|Pools & Spas|
|Ponds & Fountains|
|In The News|
|Behind The Scene|
Transform your nighttime pond with these bright ideas
by Somyr Perry
As Americans spend longer hours at work to pay bills, many people find fewer opportunities to see their homes or yards until after dark, said Scott Cohen of Los Angeles based landscape design and construction firm The Green Scene. Culturally, we work more hours and get home later," Cohen said. "Lighting allows you to paint the landscape with light -- highlight the positive features of a landscape while leaving less desirable features in the dark."
These lighting suggestions also help showcase ponds, water gardens, or container ponds that may get lost in the dark. "I look to different types of lighting to create
|effective, soft ambient light that accent features of the structure," Cohen said. "Spotlights are very economical for trees and structures, and inexpensive egg lights work great for fountains and water features. With ponds (however) I light to use a light fixture that creates a glowing effect rather than a spotlight. I am a big fan of ambient lighting where you don't see the fixtures."|
|One way to achieve soft glowing light in a water feature is by using submersible lights. Cohen said the movement of the light through the water can be relaxing. He also said people without a large body of water still have options for creating that moving water look with a product new to the market. "The Ripple Light (made by the Ripple Lighting Co.) is a low-voltage light with a Petri-type lens that has water in it and replicates the light moving through water," Cohen said. The light can be mounted against a all or underneath trees for the special effect.|
Homeowners want a distinctive look in their outdoor lighting as well as energy efficiency. There is greater demand for energy-saving bulbs, Cohen said, which manufacturers are stepping up to provide. "LED (light emission diode) bulbs are brighter, come in more colors, and consume less energy than ever before," he said.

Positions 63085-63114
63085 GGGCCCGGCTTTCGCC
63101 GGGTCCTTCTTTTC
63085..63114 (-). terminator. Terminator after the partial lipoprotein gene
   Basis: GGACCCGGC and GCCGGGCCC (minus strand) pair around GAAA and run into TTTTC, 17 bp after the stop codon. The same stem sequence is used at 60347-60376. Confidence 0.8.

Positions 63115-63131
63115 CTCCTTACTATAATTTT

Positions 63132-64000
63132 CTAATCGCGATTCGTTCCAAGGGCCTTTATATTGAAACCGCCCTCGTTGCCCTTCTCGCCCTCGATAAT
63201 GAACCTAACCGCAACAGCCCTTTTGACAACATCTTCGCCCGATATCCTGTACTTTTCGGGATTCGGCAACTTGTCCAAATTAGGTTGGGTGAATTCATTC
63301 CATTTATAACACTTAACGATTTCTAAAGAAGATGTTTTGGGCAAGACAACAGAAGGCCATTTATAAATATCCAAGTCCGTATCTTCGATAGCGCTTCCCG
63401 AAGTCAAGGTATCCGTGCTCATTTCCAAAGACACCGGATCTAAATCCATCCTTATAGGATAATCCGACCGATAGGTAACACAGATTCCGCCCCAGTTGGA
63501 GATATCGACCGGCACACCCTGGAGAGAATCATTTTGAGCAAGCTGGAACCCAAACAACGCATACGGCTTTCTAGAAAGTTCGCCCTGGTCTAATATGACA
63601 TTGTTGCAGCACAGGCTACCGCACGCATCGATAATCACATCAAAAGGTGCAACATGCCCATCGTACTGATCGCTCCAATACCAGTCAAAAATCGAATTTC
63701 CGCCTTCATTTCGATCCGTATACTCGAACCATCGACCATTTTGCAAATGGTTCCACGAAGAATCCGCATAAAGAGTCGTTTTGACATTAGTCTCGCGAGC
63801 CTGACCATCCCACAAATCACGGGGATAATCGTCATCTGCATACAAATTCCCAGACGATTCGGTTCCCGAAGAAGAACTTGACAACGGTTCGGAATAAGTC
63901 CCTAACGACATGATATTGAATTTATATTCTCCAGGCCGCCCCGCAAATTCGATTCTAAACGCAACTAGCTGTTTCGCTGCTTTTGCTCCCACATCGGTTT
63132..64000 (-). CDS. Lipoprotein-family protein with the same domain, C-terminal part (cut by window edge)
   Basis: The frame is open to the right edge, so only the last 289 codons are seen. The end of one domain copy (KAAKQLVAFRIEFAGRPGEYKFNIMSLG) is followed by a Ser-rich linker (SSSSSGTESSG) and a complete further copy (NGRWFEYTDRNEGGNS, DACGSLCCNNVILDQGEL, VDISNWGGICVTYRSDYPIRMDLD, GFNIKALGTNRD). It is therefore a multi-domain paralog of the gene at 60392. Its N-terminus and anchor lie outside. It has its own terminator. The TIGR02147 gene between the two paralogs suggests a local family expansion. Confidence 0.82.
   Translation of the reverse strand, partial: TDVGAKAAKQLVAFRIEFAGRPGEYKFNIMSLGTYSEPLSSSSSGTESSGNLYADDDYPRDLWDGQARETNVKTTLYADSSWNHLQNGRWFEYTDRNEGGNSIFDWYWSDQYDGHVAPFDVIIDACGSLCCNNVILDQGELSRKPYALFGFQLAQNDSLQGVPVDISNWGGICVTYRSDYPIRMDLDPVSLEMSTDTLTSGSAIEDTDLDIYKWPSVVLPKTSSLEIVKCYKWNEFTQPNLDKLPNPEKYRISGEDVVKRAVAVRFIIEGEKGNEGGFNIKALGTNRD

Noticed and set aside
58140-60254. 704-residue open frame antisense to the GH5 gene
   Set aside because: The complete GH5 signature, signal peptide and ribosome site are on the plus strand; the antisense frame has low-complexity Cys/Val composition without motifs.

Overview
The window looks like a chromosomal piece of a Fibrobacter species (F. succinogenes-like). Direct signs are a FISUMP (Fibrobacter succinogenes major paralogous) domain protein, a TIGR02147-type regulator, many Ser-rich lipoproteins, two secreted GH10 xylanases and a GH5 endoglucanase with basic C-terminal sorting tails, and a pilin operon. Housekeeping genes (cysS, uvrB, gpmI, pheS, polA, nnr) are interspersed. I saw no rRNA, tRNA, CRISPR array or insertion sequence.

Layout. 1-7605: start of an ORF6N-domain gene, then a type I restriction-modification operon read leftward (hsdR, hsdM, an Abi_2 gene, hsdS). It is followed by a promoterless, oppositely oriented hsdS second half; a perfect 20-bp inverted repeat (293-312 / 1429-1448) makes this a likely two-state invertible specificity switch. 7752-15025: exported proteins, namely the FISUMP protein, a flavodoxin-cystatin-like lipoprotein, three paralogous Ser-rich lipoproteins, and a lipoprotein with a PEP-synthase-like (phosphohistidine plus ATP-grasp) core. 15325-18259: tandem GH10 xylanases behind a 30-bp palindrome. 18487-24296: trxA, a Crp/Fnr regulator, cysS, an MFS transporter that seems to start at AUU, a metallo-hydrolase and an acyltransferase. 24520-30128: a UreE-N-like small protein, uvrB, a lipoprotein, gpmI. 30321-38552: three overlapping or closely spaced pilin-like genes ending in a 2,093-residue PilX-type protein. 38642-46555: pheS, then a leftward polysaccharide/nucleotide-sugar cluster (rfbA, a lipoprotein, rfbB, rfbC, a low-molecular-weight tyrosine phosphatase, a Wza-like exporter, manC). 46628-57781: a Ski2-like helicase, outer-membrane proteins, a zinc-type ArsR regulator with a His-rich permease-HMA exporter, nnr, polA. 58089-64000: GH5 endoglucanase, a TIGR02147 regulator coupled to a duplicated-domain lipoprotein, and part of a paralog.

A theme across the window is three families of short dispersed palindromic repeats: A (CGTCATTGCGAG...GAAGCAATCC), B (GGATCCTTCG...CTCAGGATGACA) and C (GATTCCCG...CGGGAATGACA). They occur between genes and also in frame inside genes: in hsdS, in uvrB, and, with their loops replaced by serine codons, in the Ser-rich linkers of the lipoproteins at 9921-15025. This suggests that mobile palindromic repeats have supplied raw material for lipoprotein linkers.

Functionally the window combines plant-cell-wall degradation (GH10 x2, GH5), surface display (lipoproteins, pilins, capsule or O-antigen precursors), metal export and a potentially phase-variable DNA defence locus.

Fire and Light
"Fire features (for patios) are rapidly growing in popularity for the warmth and the lighting," Cohen said. The light from the fire is absolutely mesmerizing, and the subtle dancing of the flames forces you to relax." Built-in fireplaces, stand-alone fire pits and chimeneas represent just a few options for adding fire lighting to a backyard. There are fire features for every budget, Cohen said, and built in fire pits with a remote control are very popular among his high end clients, as are firepits featuring crushed recycled glass instead of traditional lava rocks.
Cohen said safety is of high concern when installing a fire feature. "From a safety standpoint, I like to see
nonmetal fire pits," he said, because metal tends to get very hot. Cohen also recommended considering prevailing winds when designing a fire feature. Prevailing winds show the most common direction that wind blows through an area. Wind can move the fire in different directions and cause problems for surrounding foliage or even people walking by the fire.
Preparing For Autumn
Fall is the best time to install landscape lighting, Cohen said. He suggested getting design ideas from design websites such as Fetch-A-Sketch.com and WaterfallsAndPondsOnline.com. They both feature ready to use design ideas that visitors may browse for free. "Find two or three designs that you like, and you can Email them to your contractor to get estimates," he said, "or you can just build it yourself".